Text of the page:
Despite high-profile strikes at French airports and public radio, and a limited one-day strike in the public sector, workers largely stayed away from protest marches called yesterday by French union confederations—the Stalinist CGT (General Confederation of Labour), FO (Workers’ Force) FSU (United Trade Union Federation) and Solidaires (Solidarity).
Nearly 800 trade union locals in both the public and private sectors had called for workers to strike on Thursday, according to the CGT. About 24 percent of primary school teachers and more than 35 percent of high school teachers went on strike, based on trade union estimates.
From a first survey from 12 regions including Lyon, Lille, Créteil and Paris, the Ministry of Education claimed that only about 10 percent of teachers had joined the strike.
Air traffic controllers are carrying out a rolling strike throughout April against attacks on their working conditions and pensions whilst the government refuses to even negotiate with them. Radio France workers have been on strike for over three weeks because of cuts and redundancies due to the government having taken back a big part of the company budget.
There is deep anger in the working class over austerity policies of the Socialist Party (PS) government of President François Hollande and the European Union. The government’s constant announcement of new austerity measures as unemployment surged has discredited its economic policy. In a poll last November it received a 3 percent approval rating—roughly six times less than the 17 percent approval rating in France of the Al Qaeda-linked Islamic State (IS) militia that US, French and allied forces are bombing in Iraq and Syria.
Nonetheless, this anger does not find expression through the traditional channels through which the union bureaucracy has sought to channel opposition in the working class over previous decades.
The number of demonstrations organized by the union bureaucracy yesterday, only 80, was down from the 200 demonstrations in 2010. Then, several million workers marched against pension cuts and austerity measures of the government of conservative President Nicolas Sarkozy.
Yesterday’s demonstration in downtown Paris gathered union officials bussed in from cities and regions across France. The CGT improbably claimed there were 120,000 people in the Paris march, while police claimed there were 32,000.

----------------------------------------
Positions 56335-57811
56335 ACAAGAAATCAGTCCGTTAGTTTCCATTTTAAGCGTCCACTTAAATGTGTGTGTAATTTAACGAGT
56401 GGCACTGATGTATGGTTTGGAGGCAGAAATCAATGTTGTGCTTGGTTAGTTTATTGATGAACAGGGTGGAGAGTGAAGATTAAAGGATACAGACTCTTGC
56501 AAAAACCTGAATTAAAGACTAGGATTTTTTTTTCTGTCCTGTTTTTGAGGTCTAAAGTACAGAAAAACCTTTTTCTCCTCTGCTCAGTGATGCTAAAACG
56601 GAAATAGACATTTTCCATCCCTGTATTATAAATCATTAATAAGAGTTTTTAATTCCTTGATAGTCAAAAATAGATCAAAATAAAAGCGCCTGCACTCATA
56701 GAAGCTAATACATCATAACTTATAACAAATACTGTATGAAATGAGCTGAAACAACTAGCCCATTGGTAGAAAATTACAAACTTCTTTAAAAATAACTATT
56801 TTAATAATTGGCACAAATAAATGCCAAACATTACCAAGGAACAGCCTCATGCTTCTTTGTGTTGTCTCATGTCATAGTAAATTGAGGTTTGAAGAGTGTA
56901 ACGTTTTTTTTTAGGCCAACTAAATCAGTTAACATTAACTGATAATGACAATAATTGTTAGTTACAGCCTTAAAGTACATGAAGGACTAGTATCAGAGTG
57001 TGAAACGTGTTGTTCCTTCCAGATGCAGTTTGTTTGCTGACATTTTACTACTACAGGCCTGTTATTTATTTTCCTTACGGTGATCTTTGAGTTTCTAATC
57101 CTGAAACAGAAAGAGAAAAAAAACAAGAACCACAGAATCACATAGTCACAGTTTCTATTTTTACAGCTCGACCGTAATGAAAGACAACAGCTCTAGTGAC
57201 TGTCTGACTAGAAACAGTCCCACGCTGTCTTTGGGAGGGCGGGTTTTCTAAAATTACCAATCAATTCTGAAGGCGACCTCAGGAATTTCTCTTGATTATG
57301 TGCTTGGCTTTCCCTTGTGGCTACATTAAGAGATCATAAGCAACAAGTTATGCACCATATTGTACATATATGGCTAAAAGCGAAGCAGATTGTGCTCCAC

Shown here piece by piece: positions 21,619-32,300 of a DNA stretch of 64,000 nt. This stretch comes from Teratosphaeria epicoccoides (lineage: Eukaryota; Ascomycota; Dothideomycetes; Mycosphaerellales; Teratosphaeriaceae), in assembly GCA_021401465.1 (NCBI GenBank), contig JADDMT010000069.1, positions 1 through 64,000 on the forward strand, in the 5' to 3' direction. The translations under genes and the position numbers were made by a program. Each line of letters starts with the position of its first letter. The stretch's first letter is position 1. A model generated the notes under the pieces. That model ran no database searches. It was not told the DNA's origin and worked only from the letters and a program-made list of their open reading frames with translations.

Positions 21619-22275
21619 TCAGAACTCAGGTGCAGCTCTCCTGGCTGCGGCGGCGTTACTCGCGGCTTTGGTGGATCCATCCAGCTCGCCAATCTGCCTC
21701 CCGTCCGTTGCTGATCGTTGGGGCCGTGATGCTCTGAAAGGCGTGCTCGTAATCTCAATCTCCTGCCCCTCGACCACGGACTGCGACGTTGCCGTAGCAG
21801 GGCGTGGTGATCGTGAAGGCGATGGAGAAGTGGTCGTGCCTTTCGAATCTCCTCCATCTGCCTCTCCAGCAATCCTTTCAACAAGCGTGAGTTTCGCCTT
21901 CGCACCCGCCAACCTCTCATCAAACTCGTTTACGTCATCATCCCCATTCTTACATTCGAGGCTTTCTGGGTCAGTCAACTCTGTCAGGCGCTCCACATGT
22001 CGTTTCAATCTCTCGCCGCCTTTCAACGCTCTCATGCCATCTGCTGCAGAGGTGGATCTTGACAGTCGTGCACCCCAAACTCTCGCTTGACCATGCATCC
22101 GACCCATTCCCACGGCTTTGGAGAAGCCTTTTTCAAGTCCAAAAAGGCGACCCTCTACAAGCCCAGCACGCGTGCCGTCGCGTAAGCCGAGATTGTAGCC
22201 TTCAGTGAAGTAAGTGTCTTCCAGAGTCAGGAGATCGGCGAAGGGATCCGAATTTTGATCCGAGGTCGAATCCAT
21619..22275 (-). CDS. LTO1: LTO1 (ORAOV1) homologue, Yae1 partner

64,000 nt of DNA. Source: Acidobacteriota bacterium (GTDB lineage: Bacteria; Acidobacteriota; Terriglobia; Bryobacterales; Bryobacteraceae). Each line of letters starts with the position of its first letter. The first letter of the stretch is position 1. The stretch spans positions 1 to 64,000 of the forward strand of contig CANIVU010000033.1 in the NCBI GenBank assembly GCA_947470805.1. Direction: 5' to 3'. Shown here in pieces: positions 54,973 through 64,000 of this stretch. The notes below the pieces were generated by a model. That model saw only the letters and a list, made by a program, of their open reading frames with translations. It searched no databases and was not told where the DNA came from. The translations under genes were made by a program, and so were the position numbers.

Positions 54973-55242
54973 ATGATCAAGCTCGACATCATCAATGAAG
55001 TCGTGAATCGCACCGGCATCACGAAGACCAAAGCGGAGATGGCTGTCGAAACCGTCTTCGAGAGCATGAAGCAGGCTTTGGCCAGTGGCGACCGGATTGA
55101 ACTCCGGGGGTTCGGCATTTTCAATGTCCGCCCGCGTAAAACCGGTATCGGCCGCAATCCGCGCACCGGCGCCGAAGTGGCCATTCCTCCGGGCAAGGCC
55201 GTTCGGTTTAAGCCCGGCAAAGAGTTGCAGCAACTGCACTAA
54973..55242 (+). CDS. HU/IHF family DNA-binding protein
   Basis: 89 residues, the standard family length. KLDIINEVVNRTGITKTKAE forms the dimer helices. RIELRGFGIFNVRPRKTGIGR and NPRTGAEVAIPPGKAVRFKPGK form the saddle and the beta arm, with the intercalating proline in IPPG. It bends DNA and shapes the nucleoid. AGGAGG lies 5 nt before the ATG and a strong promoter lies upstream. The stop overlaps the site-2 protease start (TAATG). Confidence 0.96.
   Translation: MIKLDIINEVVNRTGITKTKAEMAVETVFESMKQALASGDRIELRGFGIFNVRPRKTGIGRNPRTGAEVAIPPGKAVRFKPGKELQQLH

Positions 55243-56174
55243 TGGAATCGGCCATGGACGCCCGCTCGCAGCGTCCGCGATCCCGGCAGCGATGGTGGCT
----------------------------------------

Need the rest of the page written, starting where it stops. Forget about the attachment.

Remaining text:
The main demonstrations outside of Paris were in Marseille (45,000 according to the CGT, 7,000 according to police), Bordeaux (CGT: 10,000; police: 4,700), Lyon (organizers: 7,000; police: 4,200), Toulouse (organizers: 8,000; police: 4,000), Nantes, Rouen and Rennes.
Even taking union over-estimates as good coin, the presence of 300,000 people that marched yesterday reflects a collapse of working class participation in such protests from five years ago.
On the one hand, this reflects the reactionary politics of the French union bureaucracy. In line with pseudo-left organizations such as the Left Front and the New Anti-capitalist Party (NPA), it openly called for a victory of the PS in the 2012 presidential elections, thus helping to elect Hollande.
Broad sections of union officialdom, terrorized by mass anger at the PS, are hysterically opposed even to toothless, symbolic protests against the government, such as yesterday’s march.
The CFDT (the French Democratic Confederation of Work) and number of smaller trade unions refused to join the strike and protest marches, openly denouncing them and supporting the PS. Two days before the strike, the General Secretary of the CFDT, Laurent Berger, absurdly stated in a radio interview that “there is no austerity in France”.
Above all, however, broad masses of workers in France and across Europe are deeply alienated from the union bureaucracy and the pseudo-left parties of the affluent middle class that gravitate around it.
Only a few weeks after coming to power in the January 25 elections in Greece, Syriza repudiated its programme of stopping the drive for austerity imposed by preceding governments. Having worked out an agreement with the EU in February, the Syriza government is continuing and deepening the austerity drive of the European banks and the IMF against the Greek workers.
Over the last decade, masses of workers in France have marched in dozens of one-day protests supported by Syriza’s French co-thinkers, that did nothing to halt an onslaught of social cuts and imperialist wars imposed by the French bourgeoisie.
Masses of people remember the endorsement given to Hollande three years ago by the pseudo-left parties and the unions. What is emerging is an explosive political situation with revolutionary implications, in which the mass anger in the working class can, of necessity, only find expression through mass action outside the normal channels of the political establishment.